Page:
A major row has erupted this evening, with the country's grid operator describing the system to bring new generation onto the grid as "not fit for purpose".

In a robust criticism of the Commission for the Regulation of Utilities (CRU), Eirgrid has detailed how - since 2018 - some 650 megawatts of new power generation capacity has "withdrawn and has failed to deliver capacity to the electricity grid".

The grid operator goes on to state that it had "highlighted to the CRU the failure of the market mechanism to deliver" and had asked the regulator "to urgently amend the mechanism to ensure security of supply".

Eirgrid was responding to the publication of a review carried out by consultants EY on behalf of the regulator into the system, known as the Capacity Remuneration Mechanism.

In a statement, the grid operator said it had initially co-operated with the EY review, but had withdrawn that cooperation due to what it described as "fundamental aspects of the report with which we disagree".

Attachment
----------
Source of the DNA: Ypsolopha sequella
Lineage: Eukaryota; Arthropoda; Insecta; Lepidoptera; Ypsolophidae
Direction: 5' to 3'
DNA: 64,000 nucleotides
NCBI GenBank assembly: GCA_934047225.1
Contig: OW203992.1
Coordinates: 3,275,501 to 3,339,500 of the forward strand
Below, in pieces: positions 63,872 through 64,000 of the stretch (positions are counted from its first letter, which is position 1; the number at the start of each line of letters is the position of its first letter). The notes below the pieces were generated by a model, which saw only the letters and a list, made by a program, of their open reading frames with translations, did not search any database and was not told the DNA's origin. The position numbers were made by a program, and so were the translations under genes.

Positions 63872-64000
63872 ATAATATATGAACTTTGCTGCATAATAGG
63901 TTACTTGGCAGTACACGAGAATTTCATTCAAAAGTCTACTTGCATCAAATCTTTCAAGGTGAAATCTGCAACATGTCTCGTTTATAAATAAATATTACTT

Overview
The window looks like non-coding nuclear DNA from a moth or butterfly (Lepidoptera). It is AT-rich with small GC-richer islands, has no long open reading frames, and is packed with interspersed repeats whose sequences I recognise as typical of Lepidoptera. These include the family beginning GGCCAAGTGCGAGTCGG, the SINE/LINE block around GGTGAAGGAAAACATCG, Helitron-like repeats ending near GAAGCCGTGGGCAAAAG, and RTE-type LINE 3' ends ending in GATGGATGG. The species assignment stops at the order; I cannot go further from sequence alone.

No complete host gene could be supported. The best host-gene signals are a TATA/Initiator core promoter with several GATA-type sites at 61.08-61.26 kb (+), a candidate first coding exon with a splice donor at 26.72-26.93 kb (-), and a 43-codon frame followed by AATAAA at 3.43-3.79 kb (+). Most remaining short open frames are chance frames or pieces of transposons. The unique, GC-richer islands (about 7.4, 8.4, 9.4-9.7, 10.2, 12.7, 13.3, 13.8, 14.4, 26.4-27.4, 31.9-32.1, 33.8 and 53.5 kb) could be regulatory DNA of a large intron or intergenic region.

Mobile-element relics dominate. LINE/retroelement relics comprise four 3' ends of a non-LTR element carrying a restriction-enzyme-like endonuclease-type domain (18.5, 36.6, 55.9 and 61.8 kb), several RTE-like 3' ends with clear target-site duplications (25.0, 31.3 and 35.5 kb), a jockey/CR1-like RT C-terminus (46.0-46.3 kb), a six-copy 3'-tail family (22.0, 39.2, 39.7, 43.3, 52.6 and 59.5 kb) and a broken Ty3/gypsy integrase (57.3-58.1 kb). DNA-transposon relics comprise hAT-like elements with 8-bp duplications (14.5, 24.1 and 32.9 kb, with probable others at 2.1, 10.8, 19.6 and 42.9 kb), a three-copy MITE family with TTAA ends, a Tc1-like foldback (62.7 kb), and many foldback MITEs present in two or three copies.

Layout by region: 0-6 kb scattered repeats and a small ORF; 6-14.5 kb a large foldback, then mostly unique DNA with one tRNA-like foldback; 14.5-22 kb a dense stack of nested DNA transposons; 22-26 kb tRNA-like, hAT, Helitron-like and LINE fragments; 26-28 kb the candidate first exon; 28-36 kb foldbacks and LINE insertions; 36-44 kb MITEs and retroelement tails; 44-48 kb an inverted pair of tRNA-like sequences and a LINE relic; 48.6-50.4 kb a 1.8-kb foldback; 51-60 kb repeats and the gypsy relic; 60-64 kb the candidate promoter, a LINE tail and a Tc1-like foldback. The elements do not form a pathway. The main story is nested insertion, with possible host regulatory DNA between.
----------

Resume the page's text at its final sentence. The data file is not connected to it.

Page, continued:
"If we cannot successfully procure and, more critically, deliver on the procurement of conventional generation we cannot support social and economic growth, ensure the security of our electricity supply or secure the very necessary transition to renewable energy in line with the Government’s Climate Action Plan," it continued.

Eirgrid will now consider the EY report and respond further "in due course".

Another review headed by former government Secretary General Dermot McCarthy is ongoing, and Eirgrid said it will not publish a report which it has compiled while that process is in train.

In a statement this evening, the CRU said it had noted Eirgrid's comments and "...will take them on board in the context of the consultation."

The regulator also said that it has begun to implement some of the recommendations of the EY report.